Anna Karenina by Leo Tolstoy My rating: 5 of 5 stars



“Every heart has its own skeletons.”

A scandal never gets old. It’s crazy how the human society works. We are trained consciously and subconsciously right from our birth to put up this facade of righteousness around us, while all we covertly scavenge for and relish is the darkness and the fall of anyone but ourselves.

Anna Karenina is a satire on the society, politics, war and the human character. It is also a love story and a hate story. Anna is not perfect. Anna is not righteous by the book. But, when has perfection attracted us so much as the flaws? Anything or anyone who has that power to lure our inner demons, make us feel vulnerable and in danger of melting down the facade we have been building so ardently since we can remember ourselves, is the thing we try our best not to confront and when we do, more often than not, we surrender.

We watch so many stories run parallel in the book, each dealing with its own ends and beginnings. We see hypocrisy staring right at our faces through every flip of the page. So much is said through the gasps and the symbols that we are left overwhelmed. Adultery, betrayal, rejection, apathy, hatred, passion, contempt, rage, jealousy, egoism, selfishness and love, we see every facet in its truest, raw form.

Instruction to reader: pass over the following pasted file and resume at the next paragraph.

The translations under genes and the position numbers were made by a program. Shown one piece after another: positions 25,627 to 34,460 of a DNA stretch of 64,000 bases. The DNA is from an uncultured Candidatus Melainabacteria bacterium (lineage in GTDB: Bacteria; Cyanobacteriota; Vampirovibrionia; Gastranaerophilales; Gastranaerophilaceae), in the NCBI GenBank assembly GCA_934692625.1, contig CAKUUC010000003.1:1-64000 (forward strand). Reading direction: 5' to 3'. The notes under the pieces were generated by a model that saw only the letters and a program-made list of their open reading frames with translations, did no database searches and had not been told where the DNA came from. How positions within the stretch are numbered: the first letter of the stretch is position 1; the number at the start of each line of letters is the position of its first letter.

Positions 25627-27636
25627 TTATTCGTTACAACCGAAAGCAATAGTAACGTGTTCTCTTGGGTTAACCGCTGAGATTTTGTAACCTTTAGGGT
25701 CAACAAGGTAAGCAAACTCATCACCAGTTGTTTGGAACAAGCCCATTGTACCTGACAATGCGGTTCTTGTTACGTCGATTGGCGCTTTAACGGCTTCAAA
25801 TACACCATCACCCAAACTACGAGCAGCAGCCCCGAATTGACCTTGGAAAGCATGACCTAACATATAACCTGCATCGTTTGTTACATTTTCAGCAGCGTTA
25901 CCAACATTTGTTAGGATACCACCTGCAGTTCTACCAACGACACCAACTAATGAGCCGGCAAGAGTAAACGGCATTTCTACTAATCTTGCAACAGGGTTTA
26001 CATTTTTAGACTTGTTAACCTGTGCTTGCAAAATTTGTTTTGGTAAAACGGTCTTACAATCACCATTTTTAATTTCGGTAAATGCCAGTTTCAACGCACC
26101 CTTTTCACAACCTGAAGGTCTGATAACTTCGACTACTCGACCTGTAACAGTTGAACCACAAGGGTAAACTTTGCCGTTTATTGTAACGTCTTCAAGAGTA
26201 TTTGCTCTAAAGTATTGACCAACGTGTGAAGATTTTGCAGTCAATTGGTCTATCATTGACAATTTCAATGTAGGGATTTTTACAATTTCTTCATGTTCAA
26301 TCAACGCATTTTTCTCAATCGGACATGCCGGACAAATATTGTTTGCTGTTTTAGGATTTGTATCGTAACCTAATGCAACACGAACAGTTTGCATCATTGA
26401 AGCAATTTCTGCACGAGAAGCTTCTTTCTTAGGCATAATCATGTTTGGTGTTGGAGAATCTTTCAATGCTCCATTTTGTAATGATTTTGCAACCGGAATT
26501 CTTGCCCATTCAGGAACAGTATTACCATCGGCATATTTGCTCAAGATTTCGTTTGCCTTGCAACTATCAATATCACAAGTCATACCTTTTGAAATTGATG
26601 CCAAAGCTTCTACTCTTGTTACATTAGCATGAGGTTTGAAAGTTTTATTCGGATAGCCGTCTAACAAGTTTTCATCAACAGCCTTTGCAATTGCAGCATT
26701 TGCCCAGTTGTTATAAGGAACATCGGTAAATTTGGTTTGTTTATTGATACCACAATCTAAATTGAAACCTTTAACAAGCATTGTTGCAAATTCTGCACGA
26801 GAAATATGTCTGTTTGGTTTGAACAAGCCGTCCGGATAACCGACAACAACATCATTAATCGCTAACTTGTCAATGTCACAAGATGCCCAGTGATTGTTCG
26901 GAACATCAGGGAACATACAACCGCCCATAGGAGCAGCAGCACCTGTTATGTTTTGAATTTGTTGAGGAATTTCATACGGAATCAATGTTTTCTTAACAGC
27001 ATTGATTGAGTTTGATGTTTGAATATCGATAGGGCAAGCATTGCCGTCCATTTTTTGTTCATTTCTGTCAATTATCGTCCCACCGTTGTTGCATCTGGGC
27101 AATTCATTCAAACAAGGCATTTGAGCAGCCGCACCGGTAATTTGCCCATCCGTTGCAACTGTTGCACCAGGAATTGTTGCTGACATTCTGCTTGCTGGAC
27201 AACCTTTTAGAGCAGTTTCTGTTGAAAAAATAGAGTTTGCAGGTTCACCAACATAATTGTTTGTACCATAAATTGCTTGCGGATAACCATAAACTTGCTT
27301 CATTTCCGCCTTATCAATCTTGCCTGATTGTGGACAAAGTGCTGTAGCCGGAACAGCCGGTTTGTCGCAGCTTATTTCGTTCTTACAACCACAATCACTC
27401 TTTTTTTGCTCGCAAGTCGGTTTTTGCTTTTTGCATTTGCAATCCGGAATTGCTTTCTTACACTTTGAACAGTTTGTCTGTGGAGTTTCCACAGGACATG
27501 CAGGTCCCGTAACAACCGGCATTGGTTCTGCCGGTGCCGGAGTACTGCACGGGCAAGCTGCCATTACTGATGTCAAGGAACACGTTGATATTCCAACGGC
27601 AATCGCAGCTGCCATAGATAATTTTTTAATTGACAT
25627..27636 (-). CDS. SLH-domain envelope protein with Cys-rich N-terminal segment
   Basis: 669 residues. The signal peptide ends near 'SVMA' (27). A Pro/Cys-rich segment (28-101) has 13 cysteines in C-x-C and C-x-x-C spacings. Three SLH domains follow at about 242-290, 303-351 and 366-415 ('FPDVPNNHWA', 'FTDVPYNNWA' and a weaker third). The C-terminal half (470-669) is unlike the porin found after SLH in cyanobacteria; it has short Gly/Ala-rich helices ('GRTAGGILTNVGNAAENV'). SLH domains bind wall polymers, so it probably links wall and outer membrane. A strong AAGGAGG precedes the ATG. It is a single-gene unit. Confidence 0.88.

Each of the characters stand for something unique, fighting their own battles and insecurities and if we look closely, we can actually find an alter ego for ourselves, somewhere there. Although the story is set in the eighteenth century as an epilogue to the Emancipation of the Serfs, it is timeless. Levin and Kitty, Dolly and Stiva, Anna and Karenin and Vronsky and Anna; for once, a novel does not try to fool us into believing in the magic of love at first sight or happily ever after. We see the love kindle, flame up, soar and wither and on some occasions, rekindle. We watch Anna fall, never to pick herself again and feel somehow emancipated.

I can never put down into words the genius of Tolstoy. I often hear people declare ‘War and Peace‘ as his magnum opus. Not having read it yet, I can hardly imagine anything more engaging than Anna Karenina and if there is, I would definitely check it out soon enough.

Anna Karenina is another novel on the longer side, takes its time to build up and settle in. It talks freely of a lot of things, meanders and saunters through philosophy and life, but leaves us with a magnificent story as it ends.

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